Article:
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Sheriff places Adams on leave

Harrison County Sheriff G. Michael Deatrick placed corrections officer Nathan Adams on administrative leave, effective July 1.
Adams was named in a tort claim filed last month on behalf of an 18-year-old black male from Louisville who says he was tortured recently while being held in the Harrison County Jail.Department threatens
to not work county fair
Harrison County Sheriff G. Michael Deatrick placed corrections officer Nathan Adams on administrative leave, effective July 1.
Adams was named in a tort claim filed last month on behalf of an 18-year-old black male from Louisville who says he was tortured recently while being held in the Harrison County Jail.
In May, Tevin Bald was allegedly placed in a padded cell where he was stripped naked, placed in a restraint chair and had a spit mask and hood placed over his face. According to the claim, Adams and corrections officer Ross Timberlake ‘maliciously sprayed the inside of the spit mask with mace and/or pepper spray which caused extreme physical and emotional trauma and pain and suffering to Tevin Bald.’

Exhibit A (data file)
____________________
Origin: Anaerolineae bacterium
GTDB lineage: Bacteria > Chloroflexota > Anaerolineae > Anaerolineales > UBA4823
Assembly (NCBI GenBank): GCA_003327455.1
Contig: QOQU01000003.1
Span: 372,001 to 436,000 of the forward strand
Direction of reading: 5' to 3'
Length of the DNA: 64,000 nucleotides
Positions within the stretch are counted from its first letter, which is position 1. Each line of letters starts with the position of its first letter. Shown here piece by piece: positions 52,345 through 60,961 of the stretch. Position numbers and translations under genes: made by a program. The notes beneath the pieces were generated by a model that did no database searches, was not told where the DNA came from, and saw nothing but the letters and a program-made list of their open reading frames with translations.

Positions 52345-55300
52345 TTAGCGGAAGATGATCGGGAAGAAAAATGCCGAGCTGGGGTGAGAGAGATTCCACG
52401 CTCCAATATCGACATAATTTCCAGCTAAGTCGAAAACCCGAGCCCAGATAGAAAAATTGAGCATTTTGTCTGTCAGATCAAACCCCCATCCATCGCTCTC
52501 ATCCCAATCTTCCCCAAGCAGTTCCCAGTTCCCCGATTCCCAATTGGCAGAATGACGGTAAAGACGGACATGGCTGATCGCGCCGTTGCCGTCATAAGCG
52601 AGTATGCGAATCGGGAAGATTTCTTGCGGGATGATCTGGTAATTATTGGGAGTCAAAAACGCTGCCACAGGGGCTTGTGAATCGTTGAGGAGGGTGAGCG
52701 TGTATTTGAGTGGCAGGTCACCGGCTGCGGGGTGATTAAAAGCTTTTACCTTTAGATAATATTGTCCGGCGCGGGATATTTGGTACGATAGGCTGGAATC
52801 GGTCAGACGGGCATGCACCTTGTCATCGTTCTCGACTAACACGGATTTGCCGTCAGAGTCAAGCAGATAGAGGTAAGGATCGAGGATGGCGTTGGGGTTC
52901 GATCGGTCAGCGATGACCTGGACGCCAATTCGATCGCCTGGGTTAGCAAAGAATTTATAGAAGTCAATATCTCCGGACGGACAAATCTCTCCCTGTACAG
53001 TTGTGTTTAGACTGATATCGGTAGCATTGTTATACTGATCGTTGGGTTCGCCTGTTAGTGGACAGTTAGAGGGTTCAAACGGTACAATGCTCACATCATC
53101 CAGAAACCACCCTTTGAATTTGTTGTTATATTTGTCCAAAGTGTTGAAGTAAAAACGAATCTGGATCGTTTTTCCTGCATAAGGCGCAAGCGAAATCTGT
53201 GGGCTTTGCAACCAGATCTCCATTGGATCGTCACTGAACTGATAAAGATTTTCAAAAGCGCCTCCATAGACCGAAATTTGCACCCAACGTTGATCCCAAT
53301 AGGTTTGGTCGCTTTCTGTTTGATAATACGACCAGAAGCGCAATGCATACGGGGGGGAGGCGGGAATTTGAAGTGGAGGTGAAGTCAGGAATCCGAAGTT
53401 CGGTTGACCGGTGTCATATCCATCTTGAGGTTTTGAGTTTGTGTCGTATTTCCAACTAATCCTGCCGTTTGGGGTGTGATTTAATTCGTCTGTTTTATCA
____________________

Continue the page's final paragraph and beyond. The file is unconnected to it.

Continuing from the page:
Harrison County Auditor Pat Wolfe, at the direction of the commissioners, held Adams’ latest paycheck until the commissioners could determine if it was a paid or unpaid leave.
At the commissioners’ regular meeting Monday evening, with Adams and his father, John, present, the commissioners said it was a paid leave and made a motion to allow the auditor to pay Adams for 15 work days since his leave was put in effect (July 21).
After 15 days, the sheriff or the sheriff’s merit board will have to decide whether to continue the leave or not. Legal counsel John E. Colin said he’ll research whether the merit board addresses administrative leaves for corrections officers.
Commissioner Carl (Buck) Mathes made the motion to pay Adams as soon as the sheriff sends pay vouchers in, and Commissioner Terry Miller seconded.
‘The sheriff’s putting us in a bad situation again,’ Miller said. ‘The sheriff needs to answer for them ‘ We have to pay someone else who’s not working, just because Michael Deatrick says they’re on administrative leave.’